Color Coded HTML Code of Translation Files


Modification of the translation templates. The proposal is to have the HTML code in the translation templates appear in different color.

Affected subsystems



Survey Managers. When translations are sent to professional translating services, getting the html code right takes a lot of iterations. For example, the template to translate something in blue says , in many cases all three words font color and blue end up getting translated, causing problems with the script when trying to upload the translation files.


All surveys that need a foreign language.


Right now is a manual process of trial and error, and checking until the files look right. Ideally the code would not appear in the translation templates, but that may be too complex.

What is the effect of this feature?

This will significantly make the translation process easier, quicker, and less prone to errors.


This will apply to any user who needs translations for their questionnaires.

Suppose the original text is (disregard the coloring of the tags by the forum software):

. <Font color="maroon">Quadra chandra</Font> simanetulal rekuntadilo vast

we can relatively easily strip the HTML tags to turn it into

 . Quadra chandra simanetulal rekuntadilo vast

But once the translation is received as

 . Chihpurele andrikontabulo syyhmezovarola chipikuno haalevartanamo

where do you expect the software to place the HTML tags back?

Ideally the code would not appear in the translation templates, but that may be impossible.

Could you please attach the exact instructions you’ve supplied to the professional interpreter?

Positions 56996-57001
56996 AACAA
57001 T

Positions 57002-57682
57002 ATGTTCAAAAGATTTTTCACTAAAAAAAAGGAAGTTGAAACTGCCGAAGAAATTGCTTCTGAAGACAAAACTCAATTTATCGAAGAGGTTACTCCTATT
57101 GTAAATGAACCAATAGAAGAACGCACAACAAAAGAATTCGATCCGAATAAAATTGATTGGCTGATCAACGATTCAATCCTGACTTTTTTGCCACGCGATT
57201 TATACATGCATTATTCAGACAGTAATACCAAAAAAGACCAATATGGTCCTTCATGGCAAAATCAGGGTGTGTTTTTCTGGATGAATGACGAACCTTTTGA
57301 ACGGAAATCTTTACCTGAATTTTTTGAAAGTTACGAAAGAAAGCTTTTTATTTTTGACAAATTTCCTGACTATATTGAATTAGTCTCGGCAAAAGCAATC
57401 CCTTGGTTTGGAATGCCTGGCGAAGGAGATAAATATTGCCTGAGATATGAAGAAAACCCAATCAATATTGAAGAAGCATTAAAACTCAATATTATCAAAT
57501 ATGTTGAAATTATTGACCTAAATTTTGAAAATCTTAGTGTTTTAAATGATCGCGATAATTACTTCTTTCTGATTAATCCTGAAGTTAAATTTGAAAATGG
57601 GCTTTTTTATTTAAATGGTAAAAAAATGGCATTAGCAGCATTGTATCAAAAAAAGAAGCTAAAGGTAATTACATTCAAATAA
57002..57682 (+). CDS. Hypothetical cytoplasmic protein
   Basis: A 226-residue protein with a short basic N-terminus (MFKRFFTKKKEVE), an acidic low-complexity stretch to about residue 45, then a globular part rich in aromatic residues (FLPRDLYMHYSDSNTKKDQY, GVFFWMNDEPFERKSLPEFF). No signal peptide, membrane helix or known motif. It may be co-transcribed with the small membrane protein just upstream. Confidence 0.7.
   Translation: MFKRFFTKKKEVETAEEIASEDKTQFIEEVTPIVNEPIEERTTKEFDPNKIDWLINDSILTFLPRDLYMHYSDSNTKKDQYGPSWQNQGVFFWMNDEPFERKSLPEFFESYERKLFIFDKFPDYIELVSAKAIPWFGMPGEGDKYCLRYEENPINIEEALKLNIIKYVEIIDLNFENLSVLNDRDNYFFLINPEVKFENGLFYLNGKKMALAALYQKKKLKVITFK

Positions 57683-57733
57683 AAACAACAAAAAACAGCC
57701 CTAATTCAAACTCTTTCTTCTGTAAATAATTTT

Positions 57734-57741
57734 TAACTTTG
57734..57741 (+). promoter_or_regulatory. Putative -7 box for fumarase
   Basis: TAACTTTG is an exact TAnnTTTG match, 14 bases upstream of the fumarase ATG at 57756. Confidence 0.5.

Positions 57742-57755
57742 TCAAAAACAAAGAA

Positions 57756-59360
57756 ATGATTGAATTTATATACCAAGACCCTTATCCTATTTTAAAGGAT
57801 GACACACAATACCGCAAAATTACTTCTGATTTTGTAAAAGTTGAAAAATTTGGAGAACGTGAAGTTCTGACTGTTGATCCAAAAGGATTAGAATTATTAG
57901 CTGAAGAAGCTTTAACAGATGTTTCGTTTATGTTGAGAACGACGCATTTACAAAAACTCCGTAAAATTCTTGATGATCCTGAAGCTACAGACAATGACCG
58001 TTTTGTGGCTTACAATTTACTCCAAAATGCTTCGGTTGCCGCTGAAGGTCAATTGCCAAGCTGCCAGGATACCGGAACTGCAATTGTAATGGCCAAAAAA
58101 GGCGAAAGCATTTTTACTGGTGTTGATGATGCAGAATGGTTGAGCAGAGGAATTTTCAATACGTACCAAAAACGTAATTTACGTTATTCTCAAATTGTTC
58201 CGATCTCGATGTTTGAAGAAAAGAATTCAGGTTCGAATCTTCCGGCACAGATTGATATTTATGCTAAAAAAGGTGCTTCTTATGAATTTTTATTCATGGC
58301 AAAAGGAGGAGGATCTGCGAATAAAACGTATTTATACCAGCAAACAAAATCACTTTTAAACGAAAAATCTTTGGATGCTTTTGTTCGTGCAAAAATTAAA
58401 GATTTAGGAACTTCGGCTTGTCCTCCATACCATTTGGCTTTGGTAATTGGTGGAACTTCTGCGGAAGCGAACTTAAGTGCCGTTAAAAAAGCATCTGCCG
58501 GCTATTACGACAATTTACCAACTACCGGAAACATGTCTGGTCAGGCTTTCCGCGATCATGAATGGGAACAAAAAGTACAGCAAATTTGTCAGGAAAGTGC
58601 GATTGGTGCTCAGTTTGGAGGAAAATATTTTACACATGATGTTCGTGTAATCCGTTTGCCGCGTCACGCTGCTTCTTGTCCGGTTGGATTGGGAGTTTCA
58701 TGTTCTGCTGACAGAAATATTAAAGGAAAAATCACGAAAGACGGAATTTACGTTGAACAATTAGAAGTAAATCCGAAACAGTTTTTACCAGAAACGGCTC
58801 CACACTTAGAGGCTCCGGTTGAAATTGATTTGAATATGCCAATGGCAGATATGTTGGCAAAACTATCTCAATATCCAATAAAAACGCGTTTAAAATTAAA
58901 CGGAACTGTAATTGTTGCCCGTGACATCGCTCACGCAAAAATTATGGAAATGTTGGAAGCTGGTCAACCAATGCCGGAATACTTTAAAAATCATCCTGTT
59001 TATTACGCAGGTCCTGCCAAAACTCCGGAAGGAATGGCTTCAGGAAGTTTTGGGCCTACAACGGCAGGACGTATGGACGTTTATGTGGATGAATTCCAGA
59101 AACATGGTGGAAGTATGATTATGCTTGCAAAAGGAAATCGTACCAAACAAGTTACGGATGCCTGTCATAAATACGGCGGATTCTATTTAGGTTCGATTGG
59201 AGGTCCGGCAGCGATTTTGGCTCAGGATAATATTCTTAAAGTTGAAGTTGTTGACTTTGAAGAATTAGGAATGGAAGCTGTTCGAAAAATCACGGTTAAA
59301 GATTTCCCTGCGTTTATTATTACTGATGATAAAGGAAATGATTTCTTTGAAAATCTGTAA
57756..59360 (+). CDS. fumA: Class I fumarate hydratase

Thanks Sergiy -

That’s why the color coding would make it easier. The instructions we give to translators is NOT to translate or touch anything in the HTML tags (including anything between % signs). Our new approach which has worked well is to manually color code all the HTML code to avoid this confusion.

@jolevski, while I can’t comment on the feasibility of such feature request (but don’t really see it either), below a recommendation how to move away from “manual” adding html font color code.

Based on my experience, 90% of color coding aims to highlight text substitution (i.e. any strings enclosed in %). And of those, 99% are usually highlighted in the same color.

I therefore usually instruct teams to not do any of this color coding with the Designer itself. Instead, I do add the html-tags AFTER translation using reproducible code, within a dedicated ‘Translation Management System’. Basic workflow:

  1. Take the final/current translation file that contains original text and translation
  2. Identify any text substitution within Translation (or particular survey specific strings that shall be color coded)
  3. Enclose any identified in 2. with <font color=“colorname”>%xxx%</font>
  4. Export as excel and upload to Designer

This way, Designers do not have to worry about color coding and Translators can work with “cleaner” text items, both less error prone.

In case your “Original Text” language used in the Designer shall be used in field as well (or is the only language, i.e. no translation), I do create a “Fake” Translation file that takes the translation template, fills in the translation column with the “original text” in case any text substitution is present in the string, after which I do steps described above.

My Stata package sursol has a command for this exercise. And I am publishing a small R package after the break (if I find time) which will also tackle that issue.

Interested to hear other users approach on translation as well!

Hello @peter_brueck , to the extent that I understand your approach, this always leaves the respondents with 1 language without highlighting (the ‘original’, which could be renamed to something subtle). Is that the case?

It is not a problem for CAPI surveys, but may be an issue for the respondents in CAWI surveys.

Best, Sergiy

Hi Sergiy,
yes indeed, one language would be without highlighting.

You are right, it could be an issue for CAWI scenarios. While it can be minimized if you keep the default text named “Original” and the utility language “English” or the like, it indeed could still cause confusion/issues for web-respondents.

In a nutshell: Carefully consider the implications using my highlighted approach. For CAPI it hasn’t been an issue based on my experience as they selected the “English” version and left the “Original” untouched.